While not yet in full force, the flu is still here and the public is warned to take measures to keep up their guard.
Last week the CDC reported that positive influenza tests in the Southeast were up almost 23 percent, and Georgia moved into the “widespread” category for flu. There have been more than 400 hospitalizations and nine confirmed flu-related deaths in the state (as of Jan. 3).
There were 1,383 patients tested for influenza in the last 60 days at Rockdale Medical Center, according to RMC marketing and business manager Sarah Talley Teach.
Of those, Teach said 3.7 percent tested positive for the flu.
“As of right now we have treated roughly the same amount of patients for flu as we did this time last year,” Teach said. “It is important to note that not all patients that have presented with flu-like symptoms received a test.”
The hospital’s quality department should have a better indication of how the flu is affecting patients by the end of January, according to Teach.
“The (Centers for Disease Control and Prevention) believes that Georgia has not yet seen the spike in the flu that other states have,” Teach added.
“It’s not too late to get your flu shot,” said Alana Sulka, Director of Epidemiology for the Gwinnett, Newton and Rockdale County Health Departments. “Getting a flu shot is one of the most important things you can do to protect you and your family from the flu.”
Flu typically affects those at high risk, including young children, the elderly, and those with chronic medical conditions. This year one of the circulating flu strains is H1N1, which tends to affect the young and middle-aged adult population. Protection against H1N1 is included in this year’s vaccine.
“In addition to encouraging flu shots in the young, elderly, and individuals with chronic medical conditions, we want to encourage young and middle-aged adults to make sure they are protected, too,” Sulka said. “Flu season normally peaks in January and February, and can last until May. So there is still time to be vaccinated and receive protection.”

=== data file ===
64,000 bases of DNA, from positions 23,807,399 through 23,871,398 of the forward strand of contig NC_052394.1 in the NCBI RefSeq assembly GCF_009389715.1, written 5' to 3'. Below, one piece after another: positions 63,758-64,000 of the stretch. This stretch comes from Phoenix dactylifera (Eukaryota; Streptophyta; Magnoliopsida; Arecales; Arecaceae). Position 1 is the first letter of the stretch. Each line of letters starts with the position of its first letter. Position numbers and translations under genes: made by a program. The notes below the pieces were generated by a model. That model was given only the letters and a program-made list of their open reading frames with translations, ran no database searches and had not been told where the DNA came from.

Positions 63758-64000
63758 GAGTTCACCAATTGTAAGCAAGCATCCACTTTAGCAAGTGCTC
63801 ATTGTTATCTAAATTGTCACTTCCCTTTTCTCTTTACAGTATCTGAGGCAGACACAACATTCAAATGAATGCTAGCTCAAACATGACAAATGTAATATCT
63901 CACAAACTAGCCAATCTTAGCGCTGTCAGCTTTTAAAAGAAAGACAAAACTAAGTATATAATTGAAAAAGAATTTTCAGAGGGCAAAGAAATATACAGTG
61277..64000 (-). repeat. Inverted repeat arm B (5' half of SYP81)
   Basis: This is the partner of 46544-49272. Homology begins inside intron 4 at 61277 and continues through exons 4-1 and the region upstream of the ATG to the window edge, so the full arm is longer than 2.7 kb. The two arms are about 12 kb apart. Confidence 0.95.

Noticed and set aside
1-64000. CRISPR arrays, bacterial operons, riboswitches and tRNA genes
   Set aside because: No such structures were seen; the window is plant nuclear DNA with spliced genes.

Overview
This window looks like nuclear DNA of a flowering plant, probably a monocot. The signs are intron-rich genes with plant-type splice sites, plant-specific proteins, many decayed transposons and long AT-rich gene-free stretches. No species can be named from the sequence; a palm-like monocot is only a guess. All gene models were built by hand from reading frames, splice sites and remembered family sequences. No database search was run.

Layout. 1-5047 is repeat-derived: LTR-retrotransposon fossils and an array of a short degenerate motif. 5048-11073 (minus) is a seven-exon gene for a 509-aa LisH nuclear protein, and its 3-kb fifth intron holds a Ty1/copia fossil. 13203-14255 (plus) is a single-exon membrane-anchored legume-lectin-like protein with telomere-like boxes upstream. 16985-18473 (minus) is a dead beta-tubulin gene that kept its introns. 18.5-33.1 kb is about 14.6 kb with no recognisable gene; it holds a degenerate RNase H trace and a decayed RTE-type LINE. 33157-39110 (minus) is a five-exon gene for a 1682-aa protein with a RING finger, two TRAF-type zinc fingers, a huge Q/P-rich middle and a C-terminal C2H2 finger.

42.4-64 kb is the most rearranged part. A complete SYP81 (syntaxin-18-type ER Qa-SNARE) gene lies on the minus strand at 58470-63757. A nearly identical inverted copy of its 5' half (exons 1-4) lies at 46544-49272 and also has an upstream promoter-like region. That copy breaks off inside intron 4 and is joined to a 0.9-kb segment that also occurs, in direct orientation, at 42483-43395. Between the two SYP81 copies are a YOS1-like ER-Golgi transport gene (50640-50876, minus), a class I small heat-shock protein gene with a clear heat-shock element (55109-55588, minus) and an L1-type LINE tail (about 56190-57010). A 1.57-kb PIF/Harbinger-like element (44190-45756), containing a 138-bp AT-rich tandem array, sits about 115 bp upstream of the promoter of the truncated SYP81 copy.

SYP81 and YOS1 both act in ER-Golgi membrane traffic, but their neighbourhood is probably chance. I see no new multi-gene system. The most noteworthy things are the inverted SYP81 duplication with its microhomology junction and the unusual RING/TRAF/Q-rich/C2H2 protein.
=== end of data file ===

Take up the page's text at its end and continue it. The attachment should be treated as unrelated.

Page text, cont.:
Flu vaccines are available at many places, including RMC and all Gwinnett, Newton and Rockdale County Health Department locations (except Lilburn WIC Clinic). Locations and hours are available at www.gnrhealth.com
There are some effective practices the public can take to lower chances of becoming sick, according to Public information officer for the Gwinnett, Newton, and Rockdale Health Departments Karen Shields.
Shields said germs are spreading more, as people stay indoors to avoid the cold. And with that, people are reminded to cough and sneeze in to their elbow, what Shields called, “cough and sneeze etiquette.”
“Sometimes our younger and older people can be susceptible to colds, so using good cough and sneeze etiquette can keep everyone well,” Shields said.
People should always use tissues, throw them away, and wash their hands.
And if you are sick, stay home for at least 24 hours after your fever is gone, without the use of a fever-reducing medicine.
Shields also brought up the importance of “eating healthfully,” during this season. She explained how sometimes the cold weather leads to lower motivation to cook and prepare meals.